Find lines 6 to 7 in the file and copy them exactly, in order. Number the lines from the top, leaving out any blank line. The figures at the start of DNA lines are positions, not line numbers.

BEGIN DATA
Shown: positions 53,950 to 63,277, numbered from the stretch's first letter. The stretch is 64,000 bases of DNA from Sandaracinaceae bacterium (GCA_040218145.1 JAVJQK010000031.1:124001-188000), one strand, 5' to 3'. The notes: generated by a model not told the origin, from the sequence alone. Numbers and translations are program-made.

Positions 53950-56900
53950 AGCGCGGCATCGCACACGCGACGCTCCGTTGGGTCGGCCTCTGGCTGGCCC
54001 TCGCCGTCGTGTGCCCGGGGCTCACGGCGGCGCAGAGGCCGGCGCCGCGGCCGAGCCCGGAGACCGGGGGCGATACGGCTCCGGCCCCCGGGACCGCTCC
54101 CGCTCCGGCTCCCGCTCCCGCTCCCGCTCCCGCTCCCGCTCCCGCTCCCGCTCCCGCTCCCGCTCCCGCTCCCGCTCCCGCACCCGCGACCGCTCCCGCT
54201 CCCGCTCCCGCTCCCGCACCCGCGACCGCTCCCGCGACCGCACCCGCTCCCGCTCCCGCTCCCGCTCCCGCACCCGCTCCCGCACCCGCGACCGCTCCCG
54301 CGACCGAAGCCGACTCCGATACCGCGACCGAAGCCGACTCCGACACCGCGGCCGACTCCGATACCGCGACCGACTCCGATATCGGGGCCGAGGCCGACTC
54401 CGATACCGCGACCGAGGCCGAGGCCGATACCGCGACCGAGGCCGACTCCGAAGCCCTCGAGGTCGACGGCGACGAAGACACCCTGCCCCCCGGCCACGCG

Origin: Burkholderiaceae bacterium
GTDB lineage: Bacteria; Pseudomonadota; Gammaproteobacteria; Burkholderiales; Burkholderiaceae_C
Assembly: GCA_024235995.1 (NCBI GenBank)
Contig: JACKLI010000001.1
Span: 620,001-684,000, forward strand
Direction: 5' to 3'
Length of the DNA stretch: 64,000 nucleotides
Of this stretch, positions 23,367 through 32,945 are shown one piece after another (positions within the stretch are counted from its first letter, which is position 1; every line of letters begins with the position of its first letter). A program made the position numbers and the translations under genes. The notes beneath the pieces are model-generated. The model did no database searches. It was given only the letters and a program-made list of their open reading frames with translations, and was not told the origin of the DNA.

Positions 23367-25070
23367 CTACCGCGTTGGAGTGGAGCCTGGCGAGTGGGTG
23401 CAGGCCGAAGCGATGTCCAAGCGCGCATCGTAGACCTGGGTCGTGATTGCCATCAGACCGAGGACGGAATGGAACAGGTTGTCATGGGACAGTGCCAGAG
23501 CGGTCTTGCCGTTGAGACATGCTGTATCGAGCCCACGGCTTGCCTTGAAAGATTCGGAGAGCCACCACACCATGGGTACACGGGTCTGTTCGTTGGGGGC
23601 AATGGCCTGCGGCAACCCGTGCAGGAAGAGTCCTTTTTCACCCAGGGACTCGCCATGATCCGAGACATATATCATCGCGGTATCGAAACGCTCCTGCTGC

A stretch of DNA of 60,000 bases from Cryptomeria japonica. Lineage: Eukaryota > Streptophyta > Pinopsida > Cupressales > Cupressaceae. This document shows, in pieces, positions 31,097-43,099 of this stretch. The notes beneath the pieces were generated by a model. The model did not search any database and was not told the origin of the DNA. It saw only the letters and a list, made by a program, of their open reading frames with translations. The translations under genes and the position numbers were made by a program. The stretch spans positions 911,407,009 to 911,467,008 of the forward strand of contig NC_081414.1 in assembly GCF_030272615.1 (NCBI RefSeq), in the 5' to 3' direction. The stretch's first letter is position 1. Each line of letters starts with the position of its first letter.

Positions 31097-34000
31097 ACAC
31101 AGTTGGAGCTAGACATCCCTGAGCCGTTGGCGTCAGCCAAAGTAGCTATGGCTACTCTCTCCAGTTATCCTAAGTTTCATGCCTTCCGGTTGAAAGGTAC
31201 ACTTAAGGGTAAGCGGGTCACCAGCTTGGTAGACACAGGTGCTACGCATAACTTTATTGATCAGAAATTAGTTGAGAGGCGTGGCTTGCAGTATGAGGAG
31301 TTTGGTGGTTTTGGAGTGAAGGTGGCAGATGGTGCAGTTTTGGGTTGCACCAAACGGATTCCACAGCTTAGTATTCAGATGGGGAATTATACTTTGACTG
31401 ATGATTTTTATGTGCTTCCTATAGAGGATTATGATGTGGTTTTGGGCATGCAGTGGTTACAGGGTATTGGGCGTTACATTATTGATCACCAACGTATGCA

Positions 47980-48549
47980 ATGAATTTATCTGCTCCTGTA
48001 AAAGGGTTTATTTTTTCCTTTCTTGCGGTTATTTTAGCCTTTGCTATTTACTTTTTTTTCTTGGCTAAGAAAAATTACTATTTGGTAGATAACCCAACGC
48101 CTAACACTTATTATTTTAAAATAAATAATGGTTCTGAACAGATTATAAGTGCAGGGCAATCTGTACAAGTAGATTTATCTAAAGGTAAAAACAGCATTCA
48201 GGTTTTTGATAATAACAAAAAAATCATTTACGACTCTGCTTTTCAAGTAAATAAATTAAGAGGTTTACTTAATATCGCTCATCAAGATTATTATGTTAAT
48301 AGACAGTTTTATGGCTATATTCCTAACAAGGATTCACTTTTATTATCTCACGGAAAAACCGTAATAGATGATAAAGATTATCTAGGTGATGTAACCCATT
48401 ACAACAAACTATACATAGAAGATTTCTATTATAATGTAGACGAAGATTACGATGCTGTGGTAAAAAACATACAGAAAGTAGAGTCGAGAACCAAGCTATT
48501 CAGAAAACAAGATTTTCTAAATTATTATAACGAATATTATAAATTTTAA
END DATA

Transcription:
54201 CCCGCTCCCGCTCCCGCACCCGCGACCGCTCCCGCGACCGCACCCGCTCCCGCTCCCGCTCCCGCTCCCGCACCCGCTCCCGCACCCGCGACCGCTCCCG
54301 CGACCGAAGCCGACTCCGATACCGCGACCGAAGCCGACTCCGACACCGCGGCCGACTCCGATACCGCGACCGACTCCGATATCGGGGCCGAGGCCGACTC